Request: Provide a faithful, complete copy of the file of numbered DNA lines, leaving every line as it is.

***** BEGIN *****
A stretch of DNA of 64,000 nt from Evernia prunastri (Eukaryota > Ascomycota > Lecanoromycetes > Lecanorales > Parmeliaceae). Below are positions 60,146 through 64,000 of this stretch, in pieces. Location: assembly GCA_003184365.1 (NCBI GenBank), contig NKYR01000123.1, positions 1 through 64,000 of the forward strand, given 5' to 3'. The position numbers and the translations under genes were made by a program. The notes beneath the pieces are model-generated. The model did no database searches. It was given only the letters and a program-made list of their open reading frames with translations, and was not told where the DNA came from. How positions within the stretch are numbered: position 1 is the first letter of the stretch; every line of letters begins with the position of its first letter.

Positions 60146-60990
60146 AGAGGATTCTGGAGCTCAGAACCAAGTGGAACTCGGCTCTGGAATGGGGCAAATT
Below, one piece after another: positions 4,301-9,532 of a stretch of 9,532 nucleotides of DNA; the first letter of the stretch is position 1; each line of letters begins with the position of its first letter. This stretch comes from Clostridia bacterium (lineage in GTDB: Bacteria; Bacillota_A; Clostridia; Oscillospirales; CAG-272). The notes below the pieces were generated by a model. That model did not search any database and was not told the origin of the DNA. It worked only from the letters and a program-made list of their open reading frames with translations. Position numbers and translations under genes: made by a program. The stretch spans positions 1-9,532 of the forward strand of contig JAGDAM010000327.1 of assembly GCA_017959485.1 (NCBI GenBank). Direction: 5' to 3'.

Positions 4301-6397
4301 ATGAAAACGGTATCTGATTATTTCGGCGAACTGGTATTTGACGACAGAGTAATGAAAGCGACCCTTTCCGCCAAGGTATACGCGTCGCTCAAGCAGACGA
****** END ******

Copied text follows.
A stretch of DNA of 64,000 nt from Evernia prunastri (Eukaryota > Ascomycota > Lecanoromycetes > Lecanorales > Parmeliaceae). Below are positions 60,146 through 64,000 of this stretch, in pieces. Location: assembly GCA_003184365.1 (NCBI GenBank), contig NKYR01000123.1, positions 1 through 64,000 of the forward strand, given 5' to 3'. The position numbers and the translations under genes were made by a program. The notes beneath the pieces are model-generated. The model did no database searches. It was given only the letters and a program-made list of their open reading frames with translations, and was not told where the DNA came from. How positions within the stretch are numbered: position 1 is the first letter of the stretch; every line of letters begins with the position of its first letter.

Positions 60146-60990
60146 AGAGGATTCTGGAGCTCAGAACCAAGTGGAACTCGGCTCTGGAATGGGGCAAATT
Below, one piece after another: positions 4,301-9,532 of a stretch of 9,532 nucleotides of DNA; the first letter of the stretch is position 1; each line of letters begins with the position of its first letter. This stretch comes from Clostridia bacterium (lineage in GTDB: Bacteria; Bacillota_A; Clostridia; Oscillospirales; CAG-272). The notes below the pieces were generated by a model. That model did not search any database and was not told the origin of the DNA. It worked only from the letters and a program-made list of their open reading frames with translations. Position numbers and translations under genes: made by a program. The stretch spans positions 1-9,532 of the forward strand of contig JAGDAM010000327.1 of assembly GCA_017959485.1 (NCBI GenBank). Direction: 5' to 3'.

Positions 4301-6397
4301 ATGAAAACGGTATCTGATTATTTCGGCGAACTGGTATTTGACGACAGAGTAATGAAAGCGACCCTTTCCGCCAAGGTATACGCGTCGCTCAAGCAGACGA